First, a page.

Research by psychologists from the School of Psychology at Swansea University found that people’s fear of COVID-19 has led to worsened mental health.
With what some are calling a “tripledemic” of COVID-19, the influenza virus and respiratory syncytial virus, or RSV, soaring in many parts of the country, the holiday season will come with some tough decisions again this year.
Sharing news articles with friends and followers on social media can prompt people to think they know more about the articles’ topics than they actually do, according to a new study from researchers at The University of Texas at Austin.
A new study published in the journal Health Economics is the first to comprehensively examine the impact of job losses during the U.S. Great Recession of 2008-09 on the mental health, physical health and the health behavior of young adults.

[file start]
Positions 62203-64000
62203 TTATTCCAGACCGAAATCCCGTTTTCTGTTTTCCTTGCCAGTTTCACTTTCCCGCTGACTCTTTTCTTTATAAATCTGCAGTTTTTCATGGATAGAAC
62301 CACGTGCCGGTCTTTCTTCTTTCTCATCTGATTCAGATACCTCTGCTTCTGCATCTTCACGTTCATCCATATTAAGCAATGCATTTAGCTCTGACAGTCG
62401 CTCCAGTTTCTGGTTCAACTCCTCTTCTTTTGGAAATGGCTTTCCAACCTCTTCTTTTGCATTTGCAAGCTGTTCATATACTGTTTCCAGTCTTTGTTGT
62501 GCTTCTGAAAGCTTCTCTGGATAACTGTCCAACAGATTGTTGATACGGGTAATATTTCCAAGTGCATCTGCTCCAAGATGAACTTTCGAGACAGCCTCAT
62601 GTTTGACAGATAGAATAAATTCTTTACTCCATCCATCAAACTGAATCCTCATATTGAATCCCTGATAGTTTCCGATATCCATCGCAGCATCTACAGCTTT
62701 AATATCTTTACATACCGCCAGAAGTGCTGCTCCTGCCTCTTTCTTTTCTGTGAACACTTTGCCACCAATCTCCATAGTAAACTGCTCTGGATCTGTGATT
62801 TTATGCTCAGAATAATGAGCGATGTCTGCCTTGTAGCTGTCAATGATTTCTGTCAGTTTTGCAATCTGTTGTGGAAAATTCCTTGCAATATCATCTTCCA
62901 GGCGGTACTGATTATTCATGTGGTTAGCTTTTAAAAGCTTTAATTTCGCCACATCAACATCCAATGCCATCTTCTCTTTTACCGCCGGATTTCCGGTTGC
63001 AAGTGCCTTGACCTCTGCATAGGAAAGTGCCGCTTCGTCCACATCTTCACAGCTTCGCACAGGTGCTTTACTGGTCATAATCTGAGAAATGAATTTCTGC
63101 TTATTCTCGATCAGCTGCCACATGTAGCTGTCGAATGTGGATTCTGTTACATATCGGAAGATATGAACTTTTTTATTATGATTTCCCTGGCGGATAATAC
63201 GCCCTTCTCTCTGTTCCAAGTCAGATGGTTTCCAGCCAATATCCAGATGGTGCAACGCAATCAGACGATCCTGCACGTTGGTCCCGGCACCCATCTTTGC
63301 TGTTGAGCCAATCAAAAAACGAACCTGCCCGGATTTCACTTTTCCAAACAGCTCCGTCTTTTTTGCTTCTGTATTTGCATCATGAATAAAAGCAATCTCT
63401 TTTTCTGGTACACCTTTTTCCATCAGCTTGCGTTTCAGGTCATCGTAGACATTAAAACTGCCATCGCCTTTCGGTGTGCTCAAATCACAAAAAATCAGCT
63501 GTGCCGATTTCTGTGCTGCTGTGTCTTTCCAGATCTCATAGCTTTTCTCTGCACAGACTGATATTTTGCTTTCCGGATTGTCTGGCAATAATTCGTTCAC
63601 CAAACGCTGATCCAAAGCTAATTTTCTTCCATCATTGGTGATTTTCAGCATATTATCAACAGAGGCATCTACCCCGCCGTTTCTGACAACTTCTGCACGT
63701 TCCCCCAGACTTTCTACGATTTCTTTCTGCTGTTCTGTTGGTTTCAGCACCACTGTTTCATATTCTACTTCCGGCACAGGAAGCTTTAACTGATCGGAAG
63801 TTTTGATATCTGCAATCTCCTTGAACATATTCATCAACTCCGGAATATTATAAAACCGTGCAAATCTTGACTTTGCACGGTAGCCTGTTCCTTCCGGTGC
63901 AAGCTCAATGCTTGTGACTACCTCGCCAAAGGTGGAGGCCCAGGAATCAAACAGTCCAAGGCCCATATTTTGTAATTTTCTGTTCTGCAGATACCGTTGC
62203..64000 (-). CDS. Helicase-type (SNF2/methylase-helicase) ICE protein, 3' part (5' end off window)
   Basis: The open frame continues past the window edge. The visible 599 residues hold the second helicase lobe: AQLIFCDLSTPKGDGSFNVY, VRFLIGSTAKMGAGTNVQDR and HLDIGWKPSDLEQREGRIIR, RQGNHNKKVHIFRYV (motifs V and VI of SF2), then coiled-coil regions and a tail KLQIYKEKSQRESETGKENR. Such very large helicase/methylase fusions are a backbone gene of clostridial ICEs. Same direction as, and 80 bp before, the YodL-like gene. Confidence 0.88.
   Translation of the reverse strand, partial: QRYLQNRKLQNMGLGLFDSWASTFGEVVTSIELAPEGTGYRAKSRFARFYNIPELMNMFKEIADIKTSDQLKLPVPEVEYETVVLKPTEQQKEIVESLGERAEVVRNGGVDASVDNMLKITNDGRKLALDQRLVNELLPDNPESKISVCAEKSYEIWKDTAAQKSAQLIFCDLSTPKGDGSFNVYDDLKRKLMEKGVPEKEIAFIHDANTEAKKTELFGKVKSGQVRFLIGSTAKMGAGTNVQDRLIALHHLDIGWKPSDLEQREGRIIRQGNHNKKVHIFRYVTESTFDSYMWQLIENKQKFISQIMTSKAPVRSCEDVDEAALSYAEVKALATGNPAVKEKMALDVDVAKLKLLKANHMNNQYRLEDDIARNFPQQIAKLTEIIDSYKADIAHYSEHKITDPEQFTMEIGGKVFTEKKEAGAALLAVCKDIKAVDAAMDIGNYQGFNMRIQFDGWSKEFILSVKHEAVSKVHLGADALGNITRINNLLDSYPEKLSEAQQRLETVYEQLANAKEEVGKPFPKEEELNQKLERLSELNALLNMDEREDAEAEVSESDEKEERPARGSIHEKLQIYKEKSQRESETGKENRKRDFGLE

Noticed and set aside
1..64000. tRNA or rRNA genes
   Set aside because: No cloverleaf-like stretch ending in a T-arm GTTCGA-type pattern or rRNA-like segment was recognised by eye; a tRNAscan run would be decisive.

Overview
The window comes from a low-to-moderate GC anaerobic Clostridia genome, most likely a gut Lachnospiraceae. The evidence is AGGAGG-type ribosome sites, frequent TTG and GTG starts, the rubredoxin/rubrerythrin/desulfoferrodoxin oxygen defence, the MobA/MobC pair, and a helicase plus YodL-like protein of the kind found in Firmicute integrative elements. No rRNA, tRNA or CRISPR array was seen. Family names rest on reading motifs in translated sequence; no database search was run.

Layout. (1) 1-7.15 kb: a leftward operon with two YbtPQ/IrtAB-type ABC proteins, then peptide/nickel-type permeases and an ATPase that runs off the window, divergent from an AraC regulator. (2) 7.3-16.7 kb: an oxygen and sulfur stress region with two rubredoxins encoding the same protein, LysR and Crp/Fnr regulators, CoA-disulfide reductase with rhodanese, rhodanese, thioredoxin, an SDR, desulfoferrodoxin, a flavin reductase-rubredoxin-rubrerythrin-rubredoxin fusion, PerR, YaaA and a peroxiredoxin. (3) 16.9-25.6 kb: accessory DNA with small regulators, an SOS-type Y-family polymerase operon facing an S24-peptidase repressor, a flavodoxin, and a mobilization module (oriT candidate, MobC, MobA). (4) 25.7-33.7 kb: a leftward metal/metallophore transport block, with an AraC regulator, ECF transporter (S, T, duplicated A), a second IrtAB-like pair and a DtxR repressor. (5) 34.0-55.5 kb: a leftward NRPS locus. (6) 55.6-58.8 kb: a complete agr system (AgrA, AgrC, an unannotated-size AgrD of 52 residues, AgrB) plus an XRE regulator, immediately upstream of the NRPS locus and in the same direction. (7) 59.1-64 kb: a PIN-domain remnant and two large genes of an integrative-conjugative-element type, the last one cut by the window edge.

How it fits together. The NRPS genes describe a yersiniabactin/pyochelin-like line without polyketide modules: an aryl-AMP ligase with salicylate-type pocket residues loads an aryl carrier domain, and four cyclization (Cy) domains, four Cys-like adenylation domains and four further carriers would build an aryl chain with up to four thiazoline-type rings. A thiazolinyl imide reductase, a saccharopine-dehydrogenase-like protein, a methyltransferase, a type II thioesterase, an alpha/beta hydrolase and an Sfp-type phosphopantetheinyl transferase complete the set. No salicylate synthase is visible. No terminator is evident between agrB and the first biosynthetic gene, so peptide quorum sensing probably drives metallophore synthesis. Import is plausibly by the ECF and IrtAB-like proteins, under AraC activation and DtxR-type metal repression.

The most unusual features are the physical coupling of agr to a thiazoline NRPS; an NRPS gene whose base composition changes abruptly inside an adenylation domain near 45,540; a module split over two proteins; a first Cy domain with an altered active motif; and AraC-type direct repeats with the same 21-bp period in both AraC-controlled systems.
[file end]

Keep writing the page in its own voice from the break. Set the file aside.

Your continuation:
For millennia, philosophers have pondered the question of whether humans are inherently good. But now, researchers from Japan have found that young infants can make and act on moral judgments, shedding light on the origin of morality.
Some people are experts at flirting. Others of us never flirt or fail spectacularly. But what kind of flirting works best?
People may forgo displaying luxury brands and other signals of status when they want to convince others that they will collaborate well with a team, as people who signal their wealth and social status could be perceived as uncooperative, according to research published by the American Psychological Association.
Social inequality can incite collective violence in an experimental setting, finds a new study by UCL researchers.
Sweaty palms during a job interview. Racing heartbeat before the walk down the aisle. Stomach pains ahead of a final exam. Many of us have experienced a classic stress response in new, unusual, or high-pressure circumstances.